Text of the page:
What to expect from pitchers who broke out in 2013

I’ve done most of my analysis thus far on starting pitchers, so I’ll continue the trend. A lot of pitchers broke out (depending on your definition of the term) last year — I counted 13, give or take, amid the top 50 starting pitchers of ESPN’s Player Rater — which is an excellent indicator of how valuable drafting unknown arms can be to a successful fantasy season. Seasons are won and lost on the backs of sleeper picks, and it’s time to acknowledge that sleepers exist outside the top 75-or-so pitchers according to “the experts.” For example, Hisashi Iwakuma was ranked 76th of starting pitchers (263rd overall) in preseason rankings by the ESPN staff. Patrick Corbin and Julio Teheran, the latter of whom had an incredible spring training, did not crack the top 300 players.

But I digress. Not all that glimmers is gold. Likewise, not all breakout stars are true fantasy studs. Let’s look at the 13 players I counted among ESPN’s top 50 starters and assess what their 2014 seasons will look like.

Hisashi Iwakuma: LEGIT
Iwakuma is a borderline breakout candidate — a handful of owners, including me, converted him from streamer to permanent addition to our fantasy rotations in the latter half of 2012. He dominated then, and there was no reason to think he wouldn’t do it again, based on advanced metrics. Anyway, he’s legit, but he benefited from a remarkably low BAbip, so there could be sizable regression to Iwakuma’s ratios. I ranked him 32nd overall heading into 2014, but that’s more a floor than a ceiling.

Jose Fernandez: LEGIT
No need to discuss the matter. Next! Top 10 starter.

Matt Harvey: LEGIT, but…
Harvey just had surgery on his elbow, so don’t worry about drafting him — unless you’re in a keeper league, then make sure he doesn’t slip too far. You don’t need to draft him in the 16th round for him to be valuable next year. He may warrant a 10th-round pick in your keeper league, depending on your keeper rules and the format of your league (number of DL spots, etc.).

Mike Minor: LEGIT
Is this just going to be a list of guys who are all legit? Maybe. Minor is basically the same pitcher he has always been, but he cut down on his walk rate big-time. There’s no reason to think he’ll magically lose control; my projection accounts for it to an extent, so his No. 27 ranking could be an undervaluation.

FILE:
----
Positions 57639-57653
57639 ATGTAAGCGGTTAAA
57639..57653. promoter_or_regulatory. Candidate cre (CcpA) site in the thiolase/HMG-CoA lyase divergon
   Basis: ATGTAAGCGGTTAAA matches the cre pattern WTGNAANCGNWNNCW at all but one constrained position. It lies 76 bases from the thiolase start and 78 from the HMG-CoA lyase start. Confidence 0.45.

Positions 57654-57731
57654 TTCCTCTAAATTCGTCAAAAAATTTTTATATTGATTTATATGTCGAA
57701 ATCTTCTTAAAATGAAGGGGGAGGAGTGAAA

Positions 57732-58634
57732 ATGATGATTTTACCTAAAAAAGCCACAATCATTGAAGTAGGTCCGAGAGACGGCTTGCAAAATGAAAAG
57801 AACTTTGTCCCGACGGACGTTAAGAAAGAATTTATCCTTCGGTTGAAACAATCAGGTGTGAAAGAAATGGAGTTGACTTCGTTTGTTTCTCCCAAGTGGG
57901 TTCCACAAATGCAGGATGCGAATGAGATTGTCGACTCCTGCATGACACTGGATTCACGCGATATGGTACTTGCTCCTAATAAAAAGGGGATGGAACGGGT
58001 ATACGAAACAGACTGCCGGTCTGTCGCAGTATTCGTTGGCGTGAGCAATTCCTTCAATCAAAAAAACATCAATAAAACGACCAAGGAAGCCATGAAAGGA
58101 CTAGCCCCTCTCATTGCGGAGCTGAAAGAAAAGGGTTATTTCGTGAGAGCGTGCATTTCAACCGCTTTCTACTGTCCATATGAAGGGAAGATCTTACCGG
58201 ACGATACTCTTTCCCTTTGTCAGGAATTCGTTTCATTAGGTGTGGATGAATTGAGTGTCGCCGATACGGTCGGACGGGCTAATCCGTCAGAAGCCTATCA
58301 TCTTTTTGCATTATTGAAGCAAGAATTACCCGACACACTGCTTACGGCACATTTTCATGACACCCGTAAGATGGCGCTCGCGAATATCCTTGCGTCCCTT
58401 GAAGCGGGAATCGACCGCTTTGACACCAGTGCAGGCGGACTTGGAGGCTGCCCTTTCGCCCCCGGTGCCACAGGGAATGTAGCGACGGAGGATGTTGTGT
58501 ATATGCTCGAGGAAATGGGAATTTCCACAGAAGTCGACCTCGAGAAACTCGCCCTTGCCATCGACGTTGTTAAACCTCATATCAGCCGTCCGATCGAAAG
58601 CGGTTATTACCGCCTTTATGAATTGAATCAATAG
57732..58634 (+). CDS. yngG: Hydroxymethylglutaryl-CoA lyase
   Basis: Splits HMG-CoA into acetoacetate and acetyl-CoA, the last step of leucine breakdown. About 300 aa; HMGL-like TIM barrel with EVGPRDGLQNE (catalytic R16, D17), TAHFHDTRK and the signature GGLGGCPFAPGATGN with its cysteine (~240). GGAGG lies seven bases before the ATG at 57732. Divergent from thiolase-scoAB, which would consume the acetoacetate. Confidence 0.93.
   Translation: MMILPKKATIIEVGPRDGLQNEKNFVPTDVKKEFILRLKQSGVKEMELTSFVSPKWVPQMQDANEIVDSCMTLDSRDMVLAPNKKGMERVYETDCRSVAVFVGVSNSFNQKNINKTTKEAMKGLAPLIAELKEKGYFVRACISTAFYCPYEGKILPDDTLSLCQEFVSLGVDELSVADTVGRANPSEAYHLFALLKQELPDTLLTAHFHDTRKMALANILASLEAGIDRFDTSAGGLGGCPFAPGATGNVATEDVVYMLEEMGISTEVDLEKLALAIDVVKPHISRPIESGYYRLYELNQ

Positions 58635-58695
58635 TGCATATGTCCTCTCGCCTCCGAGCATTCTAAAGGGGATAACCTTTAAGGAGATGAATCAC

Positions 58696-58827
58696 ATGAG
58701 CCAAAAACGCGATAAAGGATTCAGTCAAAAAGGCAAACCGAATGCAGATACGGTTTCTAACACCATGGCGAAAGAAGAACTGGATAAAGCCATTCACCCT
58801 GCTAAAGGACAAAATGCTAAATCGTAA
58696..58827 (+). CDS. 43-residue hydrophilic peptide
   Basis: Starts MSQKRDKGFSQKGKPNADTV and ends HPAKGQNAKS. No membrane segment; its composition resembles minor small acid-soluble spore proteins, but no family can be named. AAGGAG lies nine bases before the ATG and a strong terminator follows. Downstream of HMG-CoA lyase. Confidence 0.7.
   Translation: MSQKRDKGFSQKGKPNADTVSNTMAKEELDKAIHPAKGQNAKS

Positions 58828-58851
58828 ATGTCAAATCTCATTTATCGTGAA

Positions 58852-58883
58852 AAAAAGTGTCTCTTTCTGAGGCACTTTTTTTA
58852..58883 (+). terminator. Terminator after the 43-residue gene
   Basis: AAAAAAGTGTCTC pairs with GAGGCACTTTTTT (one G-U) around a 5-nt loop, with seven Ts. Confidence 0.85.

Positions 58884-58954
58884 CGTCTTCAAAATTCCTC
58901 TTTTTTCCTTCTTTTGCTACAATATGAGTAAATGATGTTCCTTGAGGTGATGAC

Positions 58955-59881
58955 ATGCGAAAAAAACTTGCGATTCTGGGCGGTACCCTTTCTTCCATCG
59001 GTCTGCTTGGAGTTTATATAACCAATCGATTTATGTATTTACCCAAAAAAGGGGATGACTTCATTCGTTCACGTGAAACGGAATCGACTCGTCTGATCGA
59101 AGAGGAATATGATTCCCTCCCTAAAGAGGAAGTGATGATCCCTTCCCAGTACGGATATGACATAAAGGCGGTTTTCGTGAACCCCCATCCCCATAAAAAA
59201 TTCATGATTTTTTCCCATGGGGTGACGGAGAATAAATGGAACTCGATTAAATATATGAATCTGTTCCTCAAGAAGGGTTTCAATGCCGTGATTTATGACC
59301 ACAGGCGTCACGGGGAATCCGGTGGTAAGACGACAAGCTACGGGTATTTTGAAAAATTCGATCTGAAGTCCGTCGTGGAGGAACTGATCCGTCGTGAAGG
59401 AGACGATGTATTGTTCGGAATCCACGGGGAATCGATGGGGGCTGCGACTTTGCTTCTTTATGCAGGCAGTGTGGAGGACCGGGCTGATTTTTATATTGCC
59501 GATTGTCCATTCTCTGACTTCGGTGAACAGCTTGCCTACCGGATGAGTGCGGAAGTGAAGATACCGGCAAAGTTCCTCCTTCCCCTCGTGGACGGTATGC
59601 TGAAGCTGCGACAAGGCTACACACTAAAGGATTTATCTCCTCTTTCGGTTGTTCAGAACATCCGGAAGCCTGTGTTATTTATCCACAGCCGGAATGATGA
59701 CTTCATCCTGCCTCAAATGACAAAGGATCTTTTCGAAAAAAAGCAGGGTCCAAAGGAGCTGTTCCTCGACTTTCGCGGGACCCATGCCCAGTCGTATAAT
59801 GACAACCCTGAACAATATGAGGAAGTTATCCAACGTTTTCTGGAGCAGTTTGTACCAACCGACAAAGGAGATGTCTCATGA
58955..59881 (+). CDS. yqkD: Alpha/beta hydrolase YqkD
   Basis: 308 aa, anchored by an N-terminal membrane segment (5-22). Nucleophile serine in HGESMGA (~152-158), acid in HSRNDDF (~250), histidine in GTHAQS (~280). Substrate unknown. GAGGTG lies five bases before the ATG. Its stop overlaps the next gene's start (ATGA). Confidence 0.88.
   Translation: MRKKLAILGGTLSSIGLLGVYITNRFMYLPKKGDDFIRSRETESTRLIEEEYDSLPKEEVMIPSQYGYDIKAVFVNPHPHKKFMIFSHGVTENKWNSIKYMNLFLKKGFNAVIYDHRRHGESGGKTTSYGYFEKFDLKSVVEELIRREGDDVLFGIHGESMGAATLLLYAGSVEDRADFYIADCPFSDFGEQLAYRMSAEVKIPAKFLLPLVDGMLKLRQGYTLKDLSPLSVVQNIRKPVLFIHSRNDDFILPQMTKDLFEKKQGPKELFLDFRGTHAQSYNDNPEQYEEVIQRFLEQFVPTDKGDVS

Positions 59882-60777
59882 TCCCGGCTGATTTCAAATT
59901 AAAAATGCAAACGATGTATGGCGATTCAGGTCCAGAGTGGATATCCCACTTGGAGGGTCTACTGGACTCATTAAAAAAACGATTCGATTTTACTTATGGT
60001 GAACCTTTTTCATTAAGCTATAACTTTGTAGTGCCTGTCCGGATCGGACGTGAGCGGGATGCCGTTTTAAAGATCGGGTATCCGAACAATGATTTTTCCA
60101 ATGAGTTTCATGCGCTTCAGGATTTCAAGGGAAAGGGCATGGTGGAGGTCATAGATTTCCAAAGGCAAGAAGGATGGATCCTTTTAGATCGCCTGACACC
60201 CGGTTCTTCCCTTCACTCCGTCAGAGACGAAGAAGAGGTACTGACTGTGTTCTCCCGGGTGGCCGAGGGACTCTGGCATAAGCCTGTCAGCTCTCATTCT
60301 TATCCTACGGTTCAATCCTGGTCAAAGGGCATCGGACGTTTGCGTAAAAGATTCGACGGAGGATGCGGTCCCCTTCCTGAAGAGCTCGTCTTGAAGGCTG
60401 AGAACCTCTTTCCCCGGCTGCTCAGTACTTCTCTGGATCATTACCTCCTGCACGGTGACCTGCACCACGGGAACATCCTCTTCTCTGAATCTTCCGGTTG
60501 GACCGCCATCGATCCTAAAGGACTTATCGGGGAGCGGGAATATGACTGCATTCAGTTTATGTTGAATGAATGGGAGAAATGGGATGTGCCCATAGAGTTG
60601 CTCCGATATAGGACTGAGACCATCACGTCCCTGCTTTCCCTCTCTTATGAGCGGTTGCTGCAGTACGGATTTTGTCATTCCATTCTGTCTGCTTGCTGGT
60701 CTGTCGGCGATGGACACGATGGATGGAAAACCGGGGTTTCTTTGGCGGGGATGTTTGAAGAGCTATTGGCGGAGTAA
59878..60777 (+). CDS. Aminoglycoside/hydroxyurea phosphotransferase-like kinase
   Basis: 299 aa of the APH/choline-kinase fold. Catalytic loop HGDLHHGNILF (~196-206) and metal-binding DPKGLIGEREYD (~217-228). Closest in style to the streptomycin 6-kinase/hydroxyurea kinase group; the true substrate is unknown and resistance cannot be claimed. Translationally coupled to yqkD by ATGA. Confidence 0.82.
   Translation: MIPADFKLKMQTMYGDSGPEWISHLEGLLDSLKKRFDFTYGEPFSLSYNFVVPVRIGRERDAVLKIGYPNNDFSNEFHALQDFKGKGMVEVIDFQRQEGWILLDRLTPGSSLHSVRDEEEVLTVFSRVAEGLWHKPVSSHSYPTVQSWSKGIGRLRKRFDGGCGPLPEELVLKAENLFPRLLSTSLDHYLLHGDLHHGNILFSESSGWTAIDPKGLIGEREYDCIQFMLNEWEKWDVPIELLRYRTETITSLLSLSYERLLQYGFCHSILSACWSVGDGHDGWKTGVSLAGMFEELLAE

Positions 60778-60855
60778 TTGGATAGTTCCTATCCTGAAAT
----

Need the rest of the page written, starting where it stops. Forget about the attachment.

Clay Buchholz: KINDA LEGIT
Buchholz has always had the skill set. Two problems: he benefited from very favorable BAbip and HR/FB rates, and he has never started more than 26 games in a season. The perennial injury risk coupled with potential regression reminiscent of Kris Medlen between 2012 and 2013 makes him someone not worth banking on again.

Homer Bailey: LEGIT
Bailey is, like Iwakuma, a late-2012 bloomer. I streamed him like crazy as I tried to meet my innings cap in 2012, including his first no-hitter (yes, I’m bragging), so his 2013 breakout is less surprising. I may be among a small crowd who thinks he’s a top-20 pitcher, though, but I don’t mind.

Shelby Miller: LEGIT
I’ve discussed him in the past. He benefited from an unsustainable LOB%, but he’s good.

Patrick Corbin: KINDA LEGIT
Corbin is good, but he clearly petered out as the season concluded. I’m inclined to think he’s more the post-All Star Break pitcher than the pre-All Star Break one. I ranked him 36th, which accounts for his upside and downside.

Julio Teheran: KINDA LEGIT
Good, but not as good as he was. He’ll improve, but he’ll also regress, which will, for matters of simplicity, cancel out each other. He’s actually a very god pitcher, but he only earns the “kinda legit” label because I think he’s going to miss expectations for him, which seem to be pretty high right now. (Also, I have a quota to meet. C’mon, people!)

Justin Masterson: KINDA LEGIT
He’s by no means an ace, but he did filthy things with his slider this year. It all depends on how often he uses it and if he’s able to retain its effectiveness next year. Still, he’s not much more than a back-end fantasy rotation kind of guy.

Chris Tillman: NOT LEGIT
The 16 wins are more of a statistical anomaly than anything. He keeps improving his K’s per nine innings, but his value was fueled almost entirely by his win count. I’d be happy for him and his owners if he notched 12 next season.

Travis Wood: NOT LEGIT
It’s not fair to see these pitchers are “kinda legit” or “not legit” because they are all professionals, and damn good ones at that. That said, stat-heads waited all year for Wood’s BAbip to regress. It never did. Doesn’t mean it never will. Also, he plays for the Cubs. He’s simply not worth the bid or draft pick.

Ricky Nolasco: KINDA LEGIT
The peripherals have always been there but he had seemingly suffered from bad luck — until last year, that is. The biggest question is if he’ll be able to replicate it. Yeah, why not? He plays for a good team in a pitcher’s park. The risk still exists, though, that the soon-to-be-31-year-old reverts to his incredibly hittable pre-2013 self.

Keep in mind that “kinda legit” pitchers are still worth drafting. Just try not to overpay too much.

Do research before your draft and find some sleepers of your own. A rookie pitcher always manages to wiggle his way into the Cy Young and/or Rookie of the Year conversation(s) — find one on which to gamble in 2014!

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